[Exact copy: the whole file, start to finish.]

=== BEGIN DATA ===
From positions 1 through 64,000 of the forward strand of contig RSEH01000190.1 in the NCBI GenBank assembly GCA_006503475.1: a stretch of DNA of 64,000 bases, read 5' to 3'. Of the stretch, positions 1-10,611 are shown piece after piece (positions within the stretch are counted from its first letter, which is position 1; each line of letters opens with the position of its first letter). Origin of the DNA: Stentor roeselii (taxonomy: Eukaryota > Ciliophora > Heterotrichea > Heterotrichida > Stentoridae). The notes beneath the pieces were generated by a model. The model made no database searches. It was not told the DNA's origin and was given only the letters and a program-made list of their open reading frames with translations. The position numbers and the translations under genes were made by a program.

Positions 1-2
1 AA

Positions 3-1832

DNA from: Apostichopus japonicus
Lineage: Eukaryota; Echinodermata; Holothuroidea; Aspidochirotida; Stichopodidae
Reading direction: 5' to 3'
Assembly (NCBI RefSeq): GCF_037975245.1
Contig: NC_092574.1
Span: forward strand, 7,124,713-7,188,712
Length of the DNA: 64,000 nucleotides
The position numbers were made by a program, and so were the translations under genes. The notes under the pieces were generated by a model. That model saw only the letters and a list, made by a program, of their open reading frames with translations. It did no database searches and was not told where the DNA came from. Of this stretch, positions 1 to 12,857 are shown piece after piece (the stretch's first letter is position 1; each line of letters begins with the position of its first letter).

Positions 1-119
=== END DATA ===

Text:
From positions 1 through 64,000 of the forward strand of contig RSEH01000190.1 in the NCBI GenBank assembly GCA_006503475.1: a stretch of DNA of 64,000 bases, read 5' to 3'. Of the stretch, positions 1-10,611 are shown piece after piece (positions within the stretch are counted from its first letter, which is position 1; each line of letters opens with the position of its first letter). Origin of the DNA: Stentor roeselii (taxonomy: Eukaryota > Ciliophora > Heterotrichea > Heterotrichida > Stentoridae). The notes beneath the pieces were generated by a model. The model made no database searches. It was not told the DNA's origin and was given only the letters and a program-made list of their open reading frames with translations. The position numbers and the translations under genes were made by a program.

Positions 1-2
1 AA

Positions 3-1832

DNA from: Apostichopus japonicus
Lineage: Eukaryota; Echinodermata; Holothuroidea; Aspidochirotida; Stichopodidae
Reading direction: 5' to 3'
Assembly (NCBI RefSeq): GCF_037975245.1
Contig: NC_092574.1
Span: forward strand, 7,124,713-7,188,712
Length of the DNA: 64,000 nucleotides
The position numbers were made by a program, and so were the translations under genes. The notes under the pieces were generated by a model. That model saw only the letters and a list, made by a program, of their open reading frames with translations. It did no database searches and was not told where the DNA came from. Of this stretch, positions 1 to 12,857 are shown piece after piece (the stretch's first letter is position 1; each line of letters begins with the position of its first letter).

Positions 1-119